Assuming you have a steady hand (if not, try this sitting down so you can steady your arm by placing your elbow on a table), position your brush, pencil, or applicator so it is as close to the lash-line along the eyelid as possible. Then draw a line from the inner to outer corner using one fluid stroke, following the curvature of the eyelid. Do not extend the line past the outer corner of the eye or hug the tear-drop area of the eye. To start, keep the line as thin as possible, and if a thicker line is desired, repeat the process either across the entire lash-line or simply on the outer third of the lid along the lashes. Making the line along the eyelid a solid, even one, starting thin at the front third of the lid and becoming slightly thicker at the back third of the lid can be an attractive classic look.
You can line all the way across the eyelid if you like, from the inside corner to the outer edge, or you can stop the line where the lashes stop and start. Along the lower lashes, line only the outer two-thirds of the eye. Be sure the lower liner is a less-intense color than the upper liner. Also make sure that the two lines meet at the back corner of the eye. As a general rule, avoid lining all the way across the lower eyelashes. Leaving some space on the inside corner of the eye where the lashes end near the tear ducts gives a softer, less severe look. Plus, wrapping a complete circle of eyeliner around the eye tends to create an eyeglasses look and can make the eyeliner a stronger statement than the eye itself.
How thickly can you line the eye?
As a general rule, for a classic look, the thickness and intensity of the eyeliner is determined by the size of the lid—the larger the eyelid area, the thicker and softer the eyeliner should be. The smaller the eyelid area, the thinner and more intense the liner should be. If your lid doesn't show at all, forget lining altogether.
What about applying eyeliner in the rim of the eye?
There are many reasons why this is not a good idea. The first is that this kind of application smears in a very short period of time and creates goopy dark specks in the eye. Applying any makeup that is destined to smear in less than an hour or two is not a good idea. Pencil applied along the rim of the eye usually causes the area to become irritated; after all you are putting a foreign substance next to the mucous membrane of your eye. I am equally concerned about the health of the eye area when this technique is used. While there are no studies indicating there are any risks associated with pencil being applied to the rim of the eye, it seems problematic to put cosmetic ingredients (that include coloring agents and preservatives) that close to the eye.
Which eyeliner color should you use?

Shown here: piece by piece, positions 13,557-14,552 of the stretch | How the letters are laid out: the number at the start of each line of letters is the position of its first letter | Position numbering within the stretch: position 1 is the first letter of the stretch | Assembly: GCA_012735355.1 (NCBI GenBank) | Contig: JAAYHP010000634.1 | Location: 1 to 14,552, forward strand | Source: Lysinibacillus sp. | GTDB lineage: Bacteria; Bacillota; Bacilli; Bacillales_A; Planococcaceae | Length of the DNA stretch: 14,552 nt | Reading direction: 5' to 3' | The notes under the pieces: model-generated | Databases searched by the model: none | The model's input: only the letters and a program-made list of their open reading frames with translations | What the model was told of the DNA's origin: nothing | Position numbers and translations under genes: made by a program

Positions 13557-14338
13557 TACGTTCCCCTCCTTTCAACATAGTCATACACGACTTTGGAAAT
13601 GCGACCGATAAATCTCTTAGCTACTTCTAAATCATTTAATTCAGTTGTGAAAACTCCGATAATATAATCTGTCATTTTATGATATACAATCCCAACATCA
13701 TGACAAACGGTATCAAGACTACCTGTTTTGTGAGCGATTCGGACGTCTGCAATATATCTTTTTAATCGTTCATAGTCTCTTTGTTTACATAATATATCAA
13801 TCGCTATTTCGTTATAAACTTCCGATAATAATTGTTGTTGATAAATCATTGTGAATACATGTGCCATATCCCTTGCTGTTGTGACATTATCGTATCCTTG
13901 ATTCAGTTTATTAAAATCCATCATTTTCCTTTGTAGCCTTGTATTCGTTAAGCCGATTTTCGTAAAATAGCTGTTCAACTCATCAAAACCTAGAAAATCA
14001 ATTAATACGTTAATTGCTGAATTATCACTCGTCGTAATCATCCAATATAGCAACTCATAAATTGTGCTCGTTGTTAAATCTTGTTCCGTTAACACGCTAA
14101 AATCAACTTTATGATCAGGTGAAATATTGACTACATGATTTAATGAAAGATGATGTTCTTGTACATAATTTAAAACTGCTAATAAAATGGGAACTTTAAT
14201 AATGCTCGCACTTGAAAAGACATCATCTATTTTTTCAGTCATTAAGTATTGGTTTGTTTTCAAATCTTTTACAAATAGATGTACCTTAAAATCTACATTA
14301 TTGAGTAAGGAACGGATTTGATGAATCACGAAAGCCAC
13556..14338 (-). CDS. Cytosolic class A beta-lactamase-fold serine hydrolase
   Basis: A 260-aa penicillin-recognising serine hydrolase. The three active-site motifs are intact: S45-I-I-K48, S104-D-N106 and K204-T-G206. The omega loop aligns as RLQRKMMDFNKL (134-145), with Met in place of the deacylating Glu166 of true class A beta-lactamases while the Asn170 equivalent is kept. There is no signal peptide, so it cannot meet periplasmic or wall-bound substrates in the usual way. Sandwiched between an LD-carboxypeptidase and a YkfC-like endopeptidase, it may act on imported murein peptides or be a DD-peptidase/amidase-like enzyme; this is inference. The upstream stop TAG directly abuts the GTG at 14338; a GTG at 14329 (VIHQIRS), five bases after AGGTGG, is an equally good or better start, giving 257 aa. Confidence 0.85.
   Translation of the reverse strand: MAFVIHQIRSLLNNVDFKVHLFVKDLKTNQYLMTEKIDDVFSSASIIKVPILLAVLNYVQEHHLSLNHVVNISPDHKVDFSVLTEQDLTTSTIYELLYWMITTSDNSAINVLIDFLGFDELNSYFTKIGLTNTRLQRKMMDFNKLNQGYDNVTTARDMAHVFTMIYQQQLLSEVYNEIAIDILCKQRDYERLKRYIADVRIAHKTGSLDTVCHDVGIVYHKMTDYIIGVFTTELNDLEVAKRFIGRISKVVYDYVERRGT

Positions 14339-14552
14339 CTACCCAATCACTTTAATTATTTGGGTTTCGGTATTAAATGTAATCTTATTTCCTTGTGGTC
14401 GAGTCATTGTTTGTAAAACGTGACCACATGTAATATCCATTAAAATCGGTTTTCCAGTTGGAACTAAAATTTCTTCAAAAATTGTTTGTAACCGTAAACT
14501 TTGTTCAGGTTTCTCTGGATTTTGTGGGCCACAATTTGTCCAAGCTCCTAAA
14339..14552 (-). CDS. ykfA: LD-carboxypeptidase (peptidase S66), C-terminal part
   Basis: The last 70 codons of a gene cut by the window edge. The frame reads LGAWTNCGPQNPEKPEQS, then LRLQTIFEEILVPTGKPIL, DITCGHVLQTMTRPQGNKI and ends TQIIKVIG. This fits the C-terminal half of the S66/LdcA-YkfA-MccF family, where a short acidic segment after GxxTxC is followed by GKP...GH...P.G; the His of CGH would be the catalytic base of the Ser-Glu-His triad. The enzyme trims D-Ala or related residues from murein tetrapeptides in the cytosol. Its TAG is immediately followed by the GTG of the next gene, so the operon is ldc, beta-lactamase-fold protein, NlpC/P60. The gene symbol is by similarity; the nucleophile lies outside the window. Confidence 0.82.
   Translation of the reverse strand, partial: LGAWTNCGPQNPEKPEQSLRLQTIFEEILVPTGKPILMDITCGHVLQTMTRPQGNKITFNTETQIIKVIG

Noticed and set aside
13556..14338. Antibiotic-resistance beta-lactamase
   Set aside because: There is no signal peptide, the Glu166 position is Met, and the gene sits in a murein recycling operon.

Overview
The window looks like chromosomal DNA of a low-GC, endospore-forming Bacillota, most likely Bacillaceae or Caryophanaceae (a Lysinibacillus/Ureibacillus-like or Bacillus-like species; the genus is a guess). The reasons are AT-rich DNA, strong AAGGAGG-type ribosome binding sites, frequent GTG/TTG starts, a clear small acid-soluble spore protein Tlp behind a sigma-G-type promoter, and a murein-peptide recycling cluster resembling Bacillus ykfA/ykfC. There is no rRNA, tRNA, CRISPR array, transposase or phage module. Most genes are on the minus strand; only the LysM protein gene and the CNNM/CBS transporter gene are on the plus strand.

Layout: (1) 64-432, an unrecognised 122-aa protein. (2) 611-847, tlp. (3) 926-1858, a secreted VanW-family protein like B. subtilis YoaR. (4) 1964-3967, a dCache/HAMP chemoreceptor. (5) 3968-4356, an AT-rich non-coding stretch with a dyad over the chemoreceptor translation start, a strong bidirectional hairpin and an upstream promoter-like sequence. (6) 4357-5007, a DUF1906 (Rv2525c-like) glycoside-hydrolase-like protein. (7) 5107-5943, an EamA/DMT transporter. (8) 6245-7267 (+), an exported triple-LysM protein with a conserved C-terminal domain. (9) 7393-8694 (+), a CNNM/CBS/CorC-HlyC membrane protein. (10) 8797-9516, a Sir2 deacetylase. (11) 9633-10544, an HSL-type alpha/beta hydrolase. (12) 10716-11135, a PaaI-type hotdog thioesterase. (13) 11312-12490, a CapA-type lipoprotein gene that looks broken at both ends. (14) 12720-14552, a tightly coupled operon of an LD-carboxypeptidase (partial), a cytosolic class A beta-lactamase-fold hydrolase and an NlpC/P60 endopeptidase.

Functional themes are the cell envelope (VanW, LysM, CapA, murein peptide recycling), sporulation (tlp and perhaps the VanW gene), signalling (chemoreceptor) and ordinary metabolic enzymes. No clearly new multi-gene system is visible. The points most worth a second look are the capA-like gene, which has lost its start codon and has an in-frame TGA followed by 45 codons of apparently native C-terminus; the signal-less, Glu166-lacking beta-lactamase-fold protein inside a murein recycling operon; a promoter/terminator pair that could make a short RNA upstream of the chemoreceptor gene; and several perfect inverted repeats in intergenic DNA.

For a classic eyeliner application, choose shades of dark brown, gray, or black eyeshadow for the upper lid and a softer shade of those—tan, taupe, chestnut, soft brown, soft gray, or soft black—along the lower lashes. Eyeliner is meant to give depth to the lashes and make them appear thicker. If the liner is a bright color or a true pastel, attention will be focused past the lashes to the colored line, as opposed to the more subtle flow of color from dark lashes to dark liner. Test it on yourself. Line one eye with a vibrant color, the other eye with brown or black, and see which one looks like it has thicker lashes. Then, if all my attempts to convince you have failed, and you still prefer to use bright or pastel liners, go for it.
Checking for Mistakes
After using powder eyeshadow as eyeliner, check for drippies under the eye and on the cheek. Drippies are those little powder flakes that fly off the brush and land on the cheek. Knocking off the excess from the brush every time helps prevent drippies, but there will always be flakes that end up where they don't belong. The best way to go after drippies is to use your sponge and simply wipe them away. If you do this, your next step is to touch up your foundation if that has gotten smeared. Always double-check the intensity of your eyeliner application and blend away any thickness or color that is more dramatic than you intended. If you do choose to wear pencil eyeliner, check for smears under the eye as the day goes by. This is annoying, but letting it go without blending away the smears can make any well-applied, eye-makeup design look like a mess.
Eyeliner Mistakes to Avoid
1. Do not use greasy or slick pencils to line the lower lashes; they smear and smudge.
2. Do not use brightly colored pencils or eyeshadows to line the eye; they are distracting and automatically look like too much makeup. All you'll see is the color and not your eye.
3. Do not extend the eyeliner beyond the corner of the eye (no wings).
4. Do not make the eyeliner the most obvious part of the eye-makeup design.
5. Do not line the inside rim of the lids, between the lash and the eye itself; it is messy and can be unhealthy for the cornea.
6. If you do use pencil to line the eye, apply a small amount of eyeshadow over your pencil eyeliner to help set it and keep it from smearing.
7. Do not apply thick eyeliner to small or close-set eyes.
8. Do not use eyeshadow as eyeliner unless you use the proper brush (one with a small, precise, fine-tipped point).
9. Do not line the eye with a circle of dark or bright color. Both are too obvious and create an eyeglass-style circle around the eye.
10. Do not overblend, spilling your eyeliner onto the skin under the lower lashes; that makes dark circles look worse.
Source: Paula Begoun